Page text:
Believe it or not, traffic experts universally agree that the zipper merge is the most effective merge technique to keep traffic flowing and save everyone time in the process – contrary to what our blood pressure might indicate.
Approaching a “Lane Closed – Two Miles Ahead” warning sign is the last thing anyone wants to see on their way home from work. What makes matters worse is the jerk who then waits until the last minute to merge who acts as if they never saw the same warning sign notices for the last two miles.
Our blood boils and these late to merge drivers remind us of our days in high school when someone cut the lunch line. We have all been in that awkward situation where we waited until the last minute to merge at a lane closure (only to have to mercifully plea with the drive next to us to let us over).
However, what if we told you that the jerk who waited until the last minute to merge (or the time you did the same thing) actually saved everyone else time by using the zipper merge technique?! What if this simple idea is happening to change how cities make auto transit more efficient?
In our last article, we debunked the flashing your brights myth in order to change a traffic signal to green, and today we will expand on why the zipper merge technique and similar technology is responsible for more efficient transit within cities.
Why the Zipper Merge is Most Effective
Here’s a metaphor to help you understand why the zipper traffic merge technique is actually more effective.
Imagine a 16-ounce water bottle filled three-fourths of the way full, how many ounces could you add to that water bottle?
The answer is obviously four more ounces. Now imagine if you wanted 16-ounces of water and you placed 12 ounces in one bottle and the other four in another. You have now effectively wasted 16 ounces of space – 12 in one bottle and four in the other.
Regardless of what we all might think or feel, traffic experts widely regard that the best and most efficient way to combine two busy lanes of traffic is to use the zipper merge approach.
Similar to our silly water bottle example, just like you wouldn’t carry 16 ounces of water in two different bottles, you wouldn’t leave lanes wide open, would you?
The zipper merge technique is actually simple to conceptualize, it works because you make use of all the lane space!
What you should know about the ‘Zipper Merge’
Using all of the available lane space makes sense. Consider this:
Hypothetically, imagine on your way home from work there is a one-mile lane closure ahead. When you notice the sign that says “Right lane closed two miles ahead,” you get over along with everyone else. What has actually occurred is the one-mile closure has essentially become a three-mile lane closure.
Now if hypotheticals and water bottles don’t do it for you, consider these facts:
- Zipper merge techniques can relieve traffic backup lengths by up to 40%
- Promotes less congestion on freeways, exit ramps, and on-ramps
- Contrary to what we think, creates a sense of fairness because all lanes move at the same rate (not one fast, the other at a standstill)
- It is actually illegal in most cases to prevent someone from merging late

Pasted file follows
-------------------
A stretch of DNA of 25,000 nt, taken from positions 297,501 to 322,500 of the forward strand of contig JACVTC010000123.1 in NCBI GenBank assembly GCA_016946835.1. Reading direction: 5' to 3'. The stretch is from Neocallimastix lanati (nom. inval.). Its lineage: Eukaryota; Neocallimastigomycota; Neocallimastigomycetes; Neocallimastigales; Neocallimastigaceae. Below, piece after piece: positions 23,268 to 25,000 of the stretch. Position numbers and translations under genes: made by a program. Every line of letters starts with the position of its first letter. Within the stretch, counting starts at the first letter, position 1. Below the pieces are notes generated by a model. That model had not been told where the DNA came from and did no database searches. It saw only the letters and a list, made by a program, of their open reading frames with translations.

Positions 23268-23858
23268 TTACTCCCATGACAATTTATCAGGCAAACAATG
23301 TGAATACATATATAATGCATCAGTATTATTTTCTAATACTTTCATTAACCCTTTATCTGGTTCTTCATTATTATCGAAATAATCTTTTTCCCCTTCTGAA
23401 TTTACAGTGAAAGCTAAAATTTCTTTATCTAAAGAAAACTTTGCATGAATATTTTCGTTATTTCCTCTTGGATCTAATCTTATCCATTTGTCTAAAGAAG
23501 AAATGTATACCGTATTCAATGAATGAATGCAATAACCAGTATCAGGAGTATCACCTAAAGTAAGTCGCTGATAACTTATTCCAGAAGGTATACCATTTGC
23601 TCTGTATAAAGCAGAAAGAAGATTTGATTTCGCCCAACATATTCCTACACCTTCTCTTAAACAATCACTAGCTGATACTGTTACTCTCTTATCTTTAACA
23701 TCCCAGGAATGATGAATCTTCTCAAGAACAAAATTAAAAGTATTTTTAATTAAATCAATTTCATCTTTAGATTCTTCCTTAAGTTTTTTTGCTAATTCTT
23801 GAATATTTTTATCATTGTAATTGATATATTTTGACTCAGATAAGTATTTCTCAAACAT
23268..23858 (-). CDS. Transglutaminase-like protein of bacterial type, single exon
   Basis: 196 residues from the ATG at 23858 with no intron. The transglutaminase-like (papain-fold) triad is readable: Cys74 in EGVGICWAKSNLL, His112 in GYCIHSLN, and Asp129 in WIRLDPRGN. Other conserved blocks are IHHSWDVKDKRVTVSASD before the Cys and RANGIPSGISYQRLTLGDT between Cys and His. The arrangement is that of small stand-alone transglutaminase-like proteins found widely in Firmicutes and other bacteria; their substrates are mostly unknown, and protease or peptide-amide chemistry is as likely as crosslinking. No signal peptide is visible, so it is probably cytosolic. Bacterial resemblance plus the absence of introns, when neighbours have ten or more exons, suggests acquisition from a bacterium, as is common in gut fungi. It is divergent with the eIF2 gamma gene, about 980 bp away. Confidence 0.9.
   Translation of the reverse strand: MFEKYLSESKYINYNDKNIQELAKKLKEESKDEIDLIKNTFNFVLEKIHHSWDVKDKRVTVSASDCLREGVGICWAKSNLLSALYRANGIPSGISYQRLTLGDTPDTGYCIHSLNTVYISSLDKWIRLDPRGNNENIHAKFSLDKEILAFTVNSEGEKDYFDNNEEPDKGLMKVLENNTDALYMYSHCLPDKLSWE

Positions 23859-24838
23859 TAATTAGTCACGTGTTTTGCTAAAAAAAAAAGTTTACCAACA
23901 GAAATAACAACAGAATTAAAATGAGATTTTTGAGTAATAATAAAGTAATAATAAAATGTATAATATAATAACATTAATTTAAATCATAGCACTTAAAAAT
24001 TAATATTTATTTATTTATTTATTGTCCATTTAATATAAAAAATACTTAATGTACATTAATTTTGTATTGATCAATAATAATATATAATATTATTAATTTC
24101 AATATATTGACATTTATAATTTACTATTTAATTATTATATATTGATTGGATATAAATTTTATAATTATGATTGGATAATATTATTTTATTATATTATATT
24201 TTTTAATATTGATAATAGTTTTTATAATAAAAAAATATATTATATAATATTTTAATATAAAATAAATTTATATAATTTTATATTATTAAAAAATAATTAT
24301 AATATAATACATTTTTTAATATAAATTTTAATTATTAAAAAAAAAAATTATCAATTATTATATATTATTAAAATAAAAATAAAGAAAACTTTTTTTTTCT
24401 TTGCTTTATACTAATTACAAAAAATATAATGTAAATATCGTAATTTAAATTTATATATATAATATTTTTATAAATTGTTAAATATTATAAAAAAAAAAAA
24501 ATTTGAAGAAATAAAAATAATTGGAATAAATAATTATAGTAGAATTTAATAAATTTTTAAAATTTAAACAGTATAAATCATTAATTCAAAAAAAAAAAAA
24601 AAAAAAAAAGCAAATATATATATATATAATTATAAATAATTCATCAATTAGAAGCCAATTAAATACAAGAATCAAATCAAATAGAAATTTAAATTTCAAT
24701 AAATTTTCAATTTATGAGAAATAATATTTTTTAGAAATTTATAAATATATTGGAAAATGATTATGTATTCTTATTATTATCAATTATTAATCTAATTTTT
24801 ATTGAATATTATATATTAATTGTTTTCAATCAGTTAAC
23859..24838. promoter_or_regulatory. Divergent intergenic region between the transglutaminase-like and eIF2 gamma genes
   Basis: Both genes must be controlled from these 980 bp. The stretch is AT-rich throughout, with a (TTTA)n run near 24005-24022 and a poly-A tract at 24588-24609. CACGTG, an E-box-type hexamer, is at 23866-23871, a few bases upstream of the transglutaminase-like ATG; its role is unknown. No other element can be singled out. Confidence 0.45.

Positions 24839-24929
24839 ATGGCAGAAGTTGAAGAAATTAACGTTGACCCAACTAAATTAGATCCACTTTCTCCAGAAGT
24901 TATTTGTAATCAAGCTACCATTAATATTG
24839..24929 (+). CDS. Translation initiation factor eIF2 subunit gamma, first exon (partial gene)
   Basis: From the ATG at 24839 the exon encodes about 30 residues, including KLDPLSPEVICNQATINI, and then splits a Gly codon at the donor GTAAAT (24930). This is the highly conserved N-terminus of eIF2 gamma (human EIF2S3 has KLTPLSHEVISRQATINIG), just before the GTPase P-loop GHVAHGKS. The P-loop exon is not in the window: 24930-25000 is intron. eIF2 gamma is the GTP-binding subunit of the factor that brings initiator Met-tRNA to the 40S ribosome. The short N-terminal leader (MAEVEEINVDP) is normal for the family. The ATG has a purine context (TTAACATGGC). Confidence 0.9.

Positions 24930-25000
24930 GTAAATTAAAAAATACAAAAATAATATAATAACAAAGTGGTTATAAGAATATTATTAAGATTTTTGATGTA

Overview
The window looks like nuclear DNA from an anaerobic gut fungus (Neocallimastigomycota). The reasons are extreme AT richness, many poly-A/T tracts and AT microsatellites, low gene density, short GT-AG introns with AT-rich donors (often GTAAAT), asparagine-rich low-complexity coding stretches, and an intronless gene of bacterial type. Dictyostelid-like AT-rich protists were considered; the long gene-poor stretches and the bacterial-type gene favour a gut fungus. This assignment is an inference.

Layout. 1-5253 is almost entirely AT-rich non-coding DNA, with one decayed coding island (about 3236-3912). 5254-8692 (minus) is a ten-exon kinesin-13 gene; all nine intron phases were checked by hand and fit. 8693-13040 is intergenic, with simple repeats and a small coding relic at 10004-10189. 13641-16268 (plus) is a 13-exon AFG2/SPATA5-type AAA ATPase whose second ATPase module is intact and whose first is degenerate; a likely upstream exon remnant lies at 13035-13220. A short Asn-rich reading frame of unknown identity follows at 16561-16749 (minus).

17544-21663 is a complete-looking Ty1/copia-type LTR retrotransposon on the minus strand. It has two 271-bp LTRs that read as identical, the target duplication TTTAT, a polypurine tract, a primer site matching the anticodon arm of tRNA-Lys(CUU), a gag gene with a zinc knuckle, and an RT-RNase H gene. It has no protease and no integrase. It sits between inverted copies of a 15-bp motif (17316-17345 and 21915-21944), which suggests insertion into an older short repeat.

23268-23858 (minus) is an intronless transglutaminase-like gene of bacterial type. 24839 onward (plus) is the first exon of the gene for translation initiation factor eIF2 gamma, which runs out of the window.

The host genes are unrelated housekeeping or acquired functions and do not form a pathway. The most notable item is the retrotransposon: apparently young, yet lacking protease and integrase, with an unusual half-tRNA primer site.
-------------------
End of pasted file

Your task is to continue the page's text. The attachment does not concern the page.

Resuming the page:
- More states are requiring the use of the zipper merge
- Just watch this zipper merge video if you need more proof!
The Positive Result of Zipper Merging
If you want to get home faster and curb your road rage;
- Use the zipper technique when merging to use all of the lane space
- Don’t get mad at the person who waits until the end to merge, they’re actually speeding things up
- Only use the zipper merge when traffic is heavy
All jokes aside, the zipper technique has not only helped increase traffic flow, states have put the method into law that requires motorists to merge using the zipper method.
With high incidents of accidents typically occurring near merging areas, city municipalities are recognizing the positive effects of the zipper merge. It is changing how technology can be leveraged to improve transit in congested cities.
Queue Jump Lane Technology & Transit Signals
Leveraging the zipper merge to increase transit efficiency is a positive step in the right direction, but much of its effectiveness will come down to individual driver understanding. However, technological advances have taken the zipper merge concept and infused it with transit technology.
Take, for example, LYT.transit, a cloud-based Transit Signal Priority solution, which has the ability to move transit vehicles through congested intersections faster, safer, and more intelligently using machine learning principles and Artificial Intelligence technologies.
Another technology, bus queue jump lanes, are designed to let buses and emergency vehicles merge ahead of cars at intersections, efficient transit means efficient traffic flow.
As congestion increases head starts and bypassing opportunities become vital to efficiency. The increased transit performance and the ability for emergency vehicles to reach their destination quicker, mean safer roads and safer cities.
Watch below to see how the “Queue Jump Lane” concept works:
I’ve been arguing for the zipper merge for decades. It just makes sense to use all of the available space on the road. Don’t turn a half mile lane closure into a de facto two mile lane closure.